As indicated above, the alloy is prepared by mechanical alloying, a high energy impact milling process, and as disclosed in the aforementioned patents U.S. Pat. Nos. 3,740,210 and 3,816,080 and the high energy impact milling is carried out in the presence of a process control agent. After degassing and consolidation, the consolidated material is subjected to the above described heat treatment which produces an aging response in the alloy.
The production of an aging response in mechanically alloyed Al-Li alloys in the present composition range was not a certainty because of e.g., limited information on the system and inconsistencies in reported information. For example, there is some measure of debate about lithium solid solubility in aluminum, there is uncertainty about the effects of impurities on the system, and there is uncertainty on the effect of mechanical alloying on the sensitivity of the alloy to aging. More particularly, the sensitivity of lithium solubility (and thus the precipitation reaction) to alloy purity and minor alloying additions has not been well defined, and the effect of mechanical alloying processing and the effect of the inclusion of a process control agent--factors which control the resultant level and composition of insoluble fine dispersoids and their distribution--on precipitation reactions in the present alloys were, heretofore, unknown.
A. Composition & Microstructure
The essential components of the dispersion strengthened aluminum-base alloy system of the present invention are aluminum, lithium, oxygen and carbon. A small percentage of these components are present in combination as insoluble dispersoids, such as oxides and/or carbides. Other elements, e.g. magnesium, iron and copper may be incorporated in the alloy matrix, e.g. for additional strengthening, so long as they do not interfere with the desired properties of the alloy for a particular end use. Similarly, additional insoluble, stable dispersoid agents may be incorporated in the system, e.g. for high temperature strengthening of the system at elevated temperatures, so long as they do not otherwise adversely affect the alloy.
Lithium is present in an amount of at least about 1.5 up to about 3.5 w/o and preferably in an amount of above 1.5 w/o, e.g. about 1.51 w/o, or above 1.7 w/o, e.g. about 1.71 w/o, up to about 2.8 or 3.0 w/o. The lithium is present in an amount which exceeds its solubility limit in aluminum at room temperature, and a small fraction of lithium may be present as a stable insoluble oxide which forms in-situ during mechanical alloying and/or consolidation and is uniformly distributed in the alloy matrix as a dispersoid. Above about 2.8 w/o, e.g., at about 3% or possibly 3.5% there is the possibility with heat treatment of forming extensive amounts of lithium-containing intermetallic precipitates such as δ' and the alloy may tend to become brittle. Any additional strength gained does not compensate for the loss in ductility, nor is additional strength needed for many applications. The lithium in the present system includes: (a) up to about 1.5 w/o lithium capable of being in equilibrium solution, (b) up to less than about 2.0 w/o of lithium believed to be in supersaturated solution, and (c) an amount of lithium which may tie up oxygen as dispersoid, e.g. about 0.03 to 0.5 w/o lithium, depending on the available oxygen content of the powder charge and total Li content.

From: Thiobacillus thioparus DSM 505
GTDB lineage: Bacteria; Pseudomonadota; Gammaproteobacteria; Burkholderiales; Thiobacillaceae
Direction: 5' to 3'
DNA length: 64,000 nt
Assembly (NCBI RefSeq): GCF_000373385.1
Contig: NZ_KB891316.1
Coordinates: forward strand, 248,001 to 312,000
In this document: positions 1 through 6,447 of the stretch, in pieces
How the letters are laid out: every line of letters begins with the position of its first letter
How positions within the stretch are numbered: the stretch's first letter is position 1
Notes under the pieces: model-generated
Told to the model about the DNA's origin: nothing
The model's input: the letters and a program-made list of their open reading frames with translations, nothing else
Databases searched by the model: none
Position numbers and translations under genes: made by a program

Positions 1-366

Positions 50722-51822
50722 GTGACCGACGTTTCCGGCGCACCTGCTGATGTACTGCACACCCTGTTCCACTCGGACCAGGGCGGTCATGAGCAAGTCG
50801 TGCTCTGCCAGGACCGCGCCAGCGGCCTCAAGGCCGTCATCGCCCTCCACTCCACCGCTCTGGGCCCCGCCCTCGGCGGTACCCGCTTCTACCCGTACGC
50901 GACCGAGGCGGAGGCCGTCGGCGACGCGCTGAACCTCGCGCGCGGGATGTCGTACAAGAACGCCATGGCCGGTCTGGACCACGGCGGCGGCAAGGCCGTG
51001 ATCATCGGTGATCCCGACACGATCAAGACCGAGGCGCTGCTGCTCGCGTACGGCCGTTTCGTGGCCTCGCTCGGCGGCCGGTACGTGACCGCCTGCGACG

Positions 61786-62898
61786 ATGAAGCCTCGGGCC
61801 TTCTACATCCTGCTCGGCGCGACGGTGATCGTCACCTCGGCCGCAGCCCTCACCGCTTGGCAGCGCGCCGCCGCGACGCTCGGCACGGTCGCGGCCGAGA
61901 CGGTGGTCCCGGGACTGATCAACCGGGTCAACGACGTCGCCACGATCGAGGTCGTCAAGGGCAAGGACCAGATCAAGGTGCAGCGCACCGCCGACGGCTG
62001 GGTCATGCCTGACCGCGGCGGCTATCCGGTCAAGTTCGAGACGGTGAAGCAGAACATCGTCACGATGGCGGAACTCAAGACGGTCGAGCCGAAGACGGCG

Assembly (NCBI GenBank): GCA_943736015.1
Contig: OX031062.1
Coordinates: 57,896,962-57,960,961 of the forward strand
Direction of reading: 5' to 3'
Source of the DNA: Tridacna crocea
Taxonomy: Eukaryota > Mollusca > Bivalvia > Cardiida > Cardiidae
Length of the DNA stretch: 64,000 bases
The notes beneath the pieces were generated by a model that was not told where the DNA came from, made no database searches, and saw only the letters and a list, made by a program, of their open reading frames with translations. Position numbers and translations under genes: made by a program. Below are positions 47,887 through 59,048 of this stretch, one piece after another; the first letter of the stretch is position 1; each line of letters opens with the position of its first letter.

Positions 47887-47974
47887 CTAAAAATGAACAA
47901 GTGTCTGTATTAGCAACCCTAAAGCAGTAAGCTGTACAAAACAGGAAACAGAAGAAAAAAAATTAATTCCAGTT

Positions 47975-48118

The lithium is introduced into the alloy system as a powder (elemental or prealloyed with aluminum), thereby avoiding problems which accompany the melting of lithium.
The oxygen level is about 0.4 w/o up to about 1.5 w/o, preferably about 0.4 to about 1.0 w/o. The oxygen content should be sufficient to provide enough dispersoid for the desired level of strength without being so high as to reduce the lithium content in solution below the solubility limit, taking into account the lithium capable of being in supersaturated solution. When the Li level is at the low end of the range, e.g about 1.6 w/o Li, the oxygen level may range to about 1.5 w/o, and when the Li level is high, e.g. 2.3 to 3.0 w/o, the oxygen level is preferably lower than about 1%, e.g. about 0.4 or 0.9 w/o.
The alloy may also contain up to about 1 w/o magnesium and up to about 0.3 or 0.5 w/o iron.
The carbon level is about 0.2 w/o up to about 1.2 w/o, preferably about 0.25 to about 1.0 w/o. The carbon is generally provided by a process control agent. Preferred process control agents are methanol, stearic acid, and graphite.
The dispersoid comprises oxides and carbides present in a range of a small but effective amount for increased strength up to about 6 v/o (volume %) or even as high as 8 volume %. Preferably the dispersoid level is as low as possible consistent with desired strength. Typically the dispersoid level is about 3 to 5 v/o. The dispersoid may be present, for example, as an oxide of aluminum or lithium. The dispersoid can be formed during the mechanical alloying step and/or later consolidation and thermomechanical processing. Possibly they may be added as such to the powder charge. Other dispersoids may be added or formed in-situ so long as they are stable in the aluminum-lithium matrix at the ultimate temperature of service. Examples of dispersoids that may be present are Al2 O3, AlOOH, Li2 O, Li2 AlO4, LiAlO2, LiAl5 O8, Li5 AlO4, Li2 O2 and Al4 C3.